Archive for the ‘ Criminal Law ’ Category

During the Coronavirus epidemic Amy-Jo Cutts has been a constant presence at our Barnsley office. Backed up by support staff including Crown Court supremo Carol Schofield, the office is well placed to deal with all sorts of enquiries. Police stations, Magistrates’ Court hearings, Crown Court hearings, are all mean drink to our Barnsley team.

Please contact us on (01226) 785100.

During to Coronavirus epidemic, our Mansfield office will be staffed by Chris Perry and Donna Pursglove with extra help from Andy Bostock. We are available to advise on a 24 hour basis and we are available to attend the police stations either personally or by video link as well as at Magistrates’ Courts both locally and nationally.

Chris, Donna and Andy are staffing the office personally and will be able to respond to enquiries with speed and alacrity except of course when they are involved in court hearings or police station interviews. Please contact us on (01623) 427575.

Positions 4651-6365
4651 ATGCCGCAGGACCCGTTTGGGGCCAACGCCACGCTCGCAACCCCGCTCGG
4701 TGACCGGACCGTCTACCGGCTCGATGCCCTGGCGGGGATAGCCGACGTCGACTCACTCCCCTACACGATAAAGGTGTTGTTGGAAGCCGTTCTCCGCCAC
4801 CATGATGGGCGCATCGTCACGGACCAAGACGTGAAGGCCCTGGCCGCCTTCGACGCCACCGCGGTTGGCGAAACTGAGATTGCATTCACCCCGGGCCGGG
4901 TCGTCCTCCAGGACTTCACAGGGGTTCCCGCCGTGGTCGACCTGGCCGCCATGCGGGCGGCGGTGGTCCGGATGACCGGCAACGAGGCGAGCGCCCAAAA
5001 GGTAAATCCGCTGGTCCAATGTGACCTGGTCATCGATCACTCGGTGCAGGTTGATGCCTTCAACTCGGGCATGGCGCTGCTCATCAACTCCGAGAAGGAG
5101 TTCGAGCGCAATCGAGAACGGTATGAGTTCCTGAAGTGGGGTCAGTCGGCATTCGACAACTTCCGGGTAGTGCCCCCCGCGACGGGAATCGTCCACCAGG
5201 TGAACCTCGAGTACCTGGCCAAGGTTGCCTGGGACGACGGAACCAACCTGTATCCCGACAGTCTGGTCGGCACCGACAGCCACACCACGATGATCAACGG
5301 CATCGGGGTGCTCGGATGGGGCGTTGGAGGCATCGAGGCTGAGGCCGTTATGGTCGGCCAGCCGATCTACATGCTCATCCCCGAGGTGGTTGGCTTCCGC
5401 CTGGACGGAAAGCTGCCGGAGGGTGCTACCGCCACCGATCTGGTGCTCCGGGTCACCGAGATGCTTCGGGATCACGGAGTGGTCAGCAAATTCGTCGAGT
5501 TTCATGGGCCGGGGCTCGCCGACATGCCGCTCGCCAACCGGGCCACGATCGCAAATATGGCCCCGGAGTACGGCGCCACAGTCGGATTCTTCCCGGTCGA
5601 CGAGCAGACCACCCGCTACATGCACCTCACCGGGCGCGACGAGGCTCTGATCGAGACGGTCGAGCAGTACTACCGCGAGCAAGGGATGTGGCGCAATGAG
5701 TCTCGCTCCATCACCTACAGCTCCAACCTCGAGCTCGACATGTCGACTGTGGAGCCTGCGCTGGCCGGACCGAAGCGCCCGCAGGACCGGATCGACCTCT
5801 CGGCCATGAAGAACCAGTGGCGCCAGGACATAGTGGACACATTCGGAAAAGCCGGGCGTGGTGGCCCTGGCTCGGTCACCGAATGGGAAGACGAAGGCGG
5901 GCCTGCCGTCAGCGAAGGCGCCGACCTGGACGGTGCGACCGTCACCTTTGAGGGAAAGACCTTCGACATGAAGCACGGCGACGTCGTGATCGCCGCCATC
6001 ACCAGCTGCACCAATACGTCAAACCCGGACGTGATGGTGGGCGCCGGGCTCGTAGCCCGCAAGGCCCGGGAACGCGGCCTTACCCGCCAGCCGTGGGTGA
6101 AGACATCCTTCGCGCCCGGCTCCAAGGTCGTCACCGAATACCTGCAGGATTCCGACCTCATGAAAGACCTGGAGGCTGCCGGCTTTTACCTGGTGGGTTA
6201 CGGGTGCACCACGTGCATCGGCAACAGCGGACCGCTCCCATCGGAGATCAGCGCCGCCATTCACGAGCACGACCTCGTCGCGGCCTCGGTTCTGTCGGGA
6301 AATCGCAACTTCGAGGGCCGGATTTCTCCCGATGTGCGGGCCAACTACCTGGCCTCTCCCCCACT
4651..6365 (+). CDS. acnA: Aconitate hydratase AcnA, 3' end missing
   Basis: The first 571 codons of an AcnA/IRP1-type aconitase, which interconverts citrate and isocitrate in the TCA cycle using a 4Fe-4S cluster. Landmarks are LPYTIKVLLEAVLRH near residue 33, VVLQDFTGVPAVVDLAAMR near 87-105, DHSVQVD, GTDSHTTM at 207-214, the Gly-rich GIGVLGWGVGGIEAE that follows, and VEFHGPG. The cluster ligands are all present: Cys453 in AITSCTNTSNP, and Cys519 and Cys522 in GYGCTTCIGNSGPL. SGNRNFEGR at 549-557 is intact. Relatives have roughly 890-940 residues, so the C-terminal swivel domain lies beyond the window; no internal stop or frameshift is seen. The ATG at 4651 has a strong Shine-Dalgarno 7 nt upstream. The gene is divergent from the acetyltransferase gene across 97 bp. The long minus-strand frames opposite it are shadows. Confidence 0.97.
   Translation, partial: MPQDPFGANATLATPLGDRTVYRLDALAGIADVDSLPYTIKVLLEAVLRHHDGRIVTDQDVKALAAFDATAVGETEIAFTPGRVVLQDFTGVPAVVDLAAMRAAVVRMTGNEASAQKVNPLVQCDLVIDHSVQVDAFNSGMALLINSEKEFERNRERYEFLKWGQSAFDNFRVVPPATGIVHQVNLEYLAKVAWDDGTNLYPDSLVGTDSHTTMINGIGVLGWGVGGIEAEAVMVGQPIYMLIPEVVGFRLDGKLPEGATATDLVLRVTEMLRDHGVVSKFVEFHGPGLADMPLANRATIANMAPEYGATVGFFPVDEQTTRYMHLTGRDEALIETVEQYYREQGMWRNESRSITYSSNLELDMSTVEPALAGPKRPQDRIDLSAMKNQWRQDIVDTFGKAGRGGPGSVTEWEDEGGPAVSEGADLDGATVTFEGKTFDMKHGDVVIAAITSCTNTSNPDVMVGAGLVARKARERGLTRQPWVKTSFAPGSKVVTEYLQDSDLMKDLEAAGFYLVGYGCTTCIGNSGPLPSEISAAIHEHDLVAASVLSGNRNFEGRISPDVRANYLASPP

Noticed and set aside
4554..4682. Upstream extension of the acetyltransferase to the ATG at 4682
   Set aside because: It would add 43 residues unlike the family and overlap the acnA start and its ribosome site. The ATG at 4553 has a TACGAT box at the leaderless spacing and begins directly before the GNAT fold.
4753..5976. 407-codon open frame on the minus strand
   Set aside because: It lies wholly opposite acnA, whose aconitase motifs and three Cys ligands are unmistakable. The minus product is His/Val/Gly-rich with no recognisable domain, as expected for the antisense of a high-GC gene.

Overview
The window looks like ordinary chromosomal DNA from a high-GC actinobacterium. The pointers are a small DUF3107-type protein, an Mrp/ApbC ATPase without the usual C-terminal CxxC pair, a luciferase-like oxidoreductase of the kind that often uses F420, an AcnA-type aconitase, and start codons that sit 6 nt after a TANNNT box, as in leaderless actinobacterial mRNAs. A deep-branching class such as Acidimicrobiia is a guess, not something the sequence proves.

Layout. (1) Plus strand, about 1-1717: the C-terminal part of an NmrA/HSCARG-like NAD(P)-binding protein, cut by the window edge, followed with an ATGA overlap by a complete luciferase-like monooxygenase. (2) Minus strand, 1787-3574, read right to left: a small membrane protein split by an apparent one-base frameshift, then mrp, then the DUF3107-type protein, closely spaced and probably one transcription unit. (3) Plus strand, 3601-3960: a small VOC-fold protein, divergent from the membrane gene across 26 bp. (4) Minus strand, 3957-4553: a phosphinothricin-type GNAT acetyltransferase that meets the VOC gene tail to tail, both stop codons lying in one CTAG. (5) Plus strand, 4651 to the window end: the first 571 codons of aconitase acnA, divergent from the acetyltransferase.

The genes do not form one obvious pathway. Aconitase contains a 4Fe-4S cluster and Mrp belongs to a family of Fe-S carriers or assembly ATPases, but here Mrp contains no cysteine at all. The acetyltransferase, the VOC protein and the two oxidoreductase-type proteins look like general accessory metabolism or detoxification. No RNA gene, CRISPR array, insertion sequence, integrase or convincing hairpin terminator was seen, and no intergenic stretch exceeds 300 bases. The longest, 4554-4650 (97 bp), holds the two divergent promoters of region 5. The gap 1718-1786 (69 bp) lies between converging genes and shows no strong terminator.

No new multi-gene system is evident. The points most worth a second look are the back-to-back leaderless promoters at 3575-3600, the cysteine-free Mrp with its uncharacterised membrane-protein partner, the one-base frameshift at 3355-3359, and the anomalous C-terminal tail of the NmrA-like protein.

During to Coronavirus epidemic, our Derby office will be staffed by Theo Addae , Mark Luckett and Shelly Johnson. We are available to advise on a 24 hour basis and we are available to attend the police stations either personally or by video link as well as at Magistrates’ Courts both locally and nationally.

Theo, Mark and Shelly are staffing the office personally and will be able to respond to enquiries with speed and alacrity except of course when they are involved in court hearings or police station interviews. Please contact us on (01332) 370473.

Our Nottingham office remains relatively busy in terms of staff and cases. Our Fraud Department is pressing ahead with their ongoing preparation of long running matters. The Proceeds of Crime team are still able to make progress with all of their customary day to day enquiries on clients’ behalves.

Police stations have been covered throughout the region and beyond either by video link or, wherever possible, by face to face attendance.

Our Crown Court team have been reduced dramatically, but are servicing the shorter hearings that are listed on a daily basis as well as preparing for up and coming longstanding trials.

The Magistrates’ Team have been reduced, but as it is mainly staffed by longstanding Partners of the firm there are plenty of people available to attend at court in person or by video link.